Hence, in hindsight, it is not totally unexpected that “the fall of the regime confronted Iraqis with the question of where their true loyalties and identities lay” (p. 132). Allawi argues that the nightmare of ethno-sectarian tensions was already on the march under Ba’ath Party dictatorship, which instituted policies that amplified narrow communal identities – ethnic, sectarian and tribal – and intensified long-simmering animosities. “The raw and naked fissures inside Iraqi society,” he writes, “became wider and deeper in the decades of Ba’athist rule, and with the removal of the heavy hand of the dictatorship they emerged into the light of day” (p. 133).
Mass bombings and indiscriminate killings aggravated communal grievances that had been building up for years. So too did the conduct of politics along sectarian lines in the post-Saddam period. In a series of chapters, Allawi sketches the eruption of Iraq’s vast wells of ethno-sectarian hatreds. His account of this infernal ordeal ends in 2006 when sectarian cleansing became the order of the day in Baghdad and vast parts of Iraq. A deep sense of grief and disappointment becomes acutely palpable as the narrative proceeds to reveal a distressed society caught in the throws of the effects of sanctions, internal repression, war, foreign occupation and civil strife.
Allawi is unreservedly critical of George W. Bush’s seemingly infinite stream of miscalculations and blunders in Iraq. “Bush may well go down in history as presiding over one of America’s great strategic blunders,” he says. “Thousands of servicemen have been the casualties of a failed policy” (p. 460). The author is equally critical of the haughty and condescending app-roach of the American proconsul in Iraq, L. Paul Bremer III. This is clear, for instance, in his account of Bremer’s first meeting on May 16, 2003, with the Iraqi leadership council, known as the G-7, which included Patriotic Union of Kurdistan leader Jalal Talabani, Kurdish Democratic Party leader Masoud Barazani, Iraqi National Congress chairman and then-Pentagon favorite Ahmad Chalabi, Iraqi National Accord chairman and Central Intelli-gence Agency favorite Ayad Allawi, Sunni politician Naseer al-Chadirchi, then-Islamic Da’awa Party spokesman Ibrahim al-Ja’afari, and representative of the Supreme Council for the Islamic Revolution in Iraq (now Sup-reme Islamic Iraqi Council) ‘Adel ‘Abd al-Mahdi. “Brem-er’s meeting with the G-7 was one in which he was to invoke his powers in no uncertain terms, and set the relationship between the CPA [Coalition Provisional Authority], the dominant party, with himself in charge, and the Iraqi leadership group, the subordinate party” Allawi writes. “Bremer stated emphatically that his orders had the force of law under the powers that the USA and UN had given him. The CPA was to set overall policy and assume responsibility for managing the country’s affairs” (p. 109).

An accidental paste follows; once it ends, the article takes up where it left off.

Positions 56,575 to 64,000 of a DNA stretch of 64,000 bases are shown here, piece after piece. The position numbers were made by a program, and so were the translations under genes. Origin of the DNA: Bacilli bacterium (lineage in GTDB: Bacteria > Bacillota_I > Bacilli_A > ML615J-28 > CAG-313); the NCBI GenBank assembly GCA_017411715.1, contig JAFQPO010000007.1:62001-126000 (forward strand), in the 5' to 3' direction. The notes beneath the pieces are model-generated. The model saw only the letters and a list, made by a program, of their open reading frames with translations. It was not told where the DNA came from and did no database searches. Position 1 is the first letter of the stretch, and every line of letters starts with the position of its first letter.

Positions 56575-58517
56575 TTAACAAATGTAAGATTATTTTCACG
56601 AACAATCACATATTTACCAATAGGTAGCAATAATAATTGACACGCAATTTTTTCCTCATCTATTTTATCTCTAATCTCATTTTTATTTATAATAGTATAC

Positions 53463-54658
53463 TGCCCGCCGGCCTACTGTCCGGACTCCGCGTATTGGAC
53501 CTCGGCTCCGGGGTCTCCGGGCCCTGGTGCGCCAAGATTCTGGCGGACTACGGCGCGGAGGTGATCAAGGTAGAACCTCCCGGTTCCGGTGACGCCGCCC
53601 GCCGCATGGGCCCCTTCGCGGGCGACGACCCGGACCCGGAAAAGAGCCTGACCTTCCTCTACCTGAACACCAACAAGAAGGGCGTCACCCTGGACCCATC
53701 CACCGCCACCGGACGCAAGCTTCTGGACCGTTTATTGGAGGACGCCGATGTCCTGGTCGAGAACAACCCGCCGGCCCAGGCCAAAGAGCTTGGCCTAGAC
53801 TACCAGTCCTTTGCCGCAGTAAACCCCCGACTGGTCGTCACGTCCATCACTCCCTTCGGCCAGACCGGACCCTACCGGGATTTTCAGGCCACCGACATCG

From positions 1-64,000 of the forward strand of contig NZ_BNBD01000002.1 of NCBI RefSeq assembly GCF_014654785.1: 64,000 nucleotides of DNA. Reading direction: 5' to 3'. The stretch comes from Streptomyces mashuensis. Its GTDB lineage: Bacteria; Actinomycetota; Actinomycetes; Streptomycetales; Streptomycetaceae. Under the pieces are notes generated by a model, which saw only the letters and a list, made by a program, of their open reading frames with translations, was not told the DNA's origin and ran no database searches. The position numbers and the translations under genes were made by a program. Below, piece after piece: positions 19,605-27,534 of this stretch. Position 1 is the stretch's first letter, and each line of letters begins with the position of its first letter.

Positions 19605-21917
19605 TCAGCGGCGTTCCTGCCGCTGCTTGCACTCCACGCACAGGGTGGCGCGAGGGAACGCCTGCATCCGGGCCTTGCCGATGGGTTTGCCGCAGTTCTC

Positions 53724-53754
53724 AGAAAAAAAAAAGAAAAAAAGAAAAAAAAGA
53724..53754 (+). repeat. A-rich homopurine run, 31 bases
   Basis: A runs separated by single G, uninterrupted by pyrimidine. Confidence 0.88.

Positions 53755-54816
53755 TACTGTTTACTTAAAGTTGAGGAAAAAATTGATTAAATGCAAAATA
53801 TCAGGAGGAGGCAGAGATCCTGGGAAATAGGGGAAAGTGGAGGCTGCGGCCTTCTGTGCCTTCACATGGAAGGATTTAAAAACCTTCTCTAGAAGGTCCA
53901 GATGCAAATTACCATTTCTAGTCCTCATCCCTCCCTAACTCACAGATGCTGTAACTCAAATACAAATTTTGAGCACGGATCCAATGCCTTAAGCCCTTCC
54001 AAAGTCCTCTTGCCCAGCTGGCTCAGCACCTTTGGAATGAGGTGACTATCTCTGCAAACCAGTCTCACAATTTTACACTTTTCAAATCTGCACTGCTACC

It is not only the neoconservatives’ vainglorious conceit and arrogance that Allawi decries. He also condemns the corruption and inefficiency of the CPA that was stoked with inexperienced political appoin-tees. The CPA advisers and staffers who were attached to various Iraqi ministries and government agencies “acted not so much as liaisons but as actual administrators, even though some insisted on maintaining the fiction of Iraqi involvement in key decisions … Some were quite competent and effective. Others were inexperienced, or ideologically driven, or employed because of whom they knew in Washington. The more glaring of the inappropriate appointments would ultimately leave, or be asked to leave, but in the early days of the CPA they were to be found at all levels” (120). Allawi also catalogues the failures of the CPA in three areas of policy reform essential for creating an atmosphere conducive for reconstruction: “the reform of the price support and subsidies system that dominated the state’s expenditures” (p. 263); the reform of “the Public Distribution System (PDS) – or the food ration programme;” (p. 264); and “undertaking any reforms of the state-owned enterprises” (p. 264).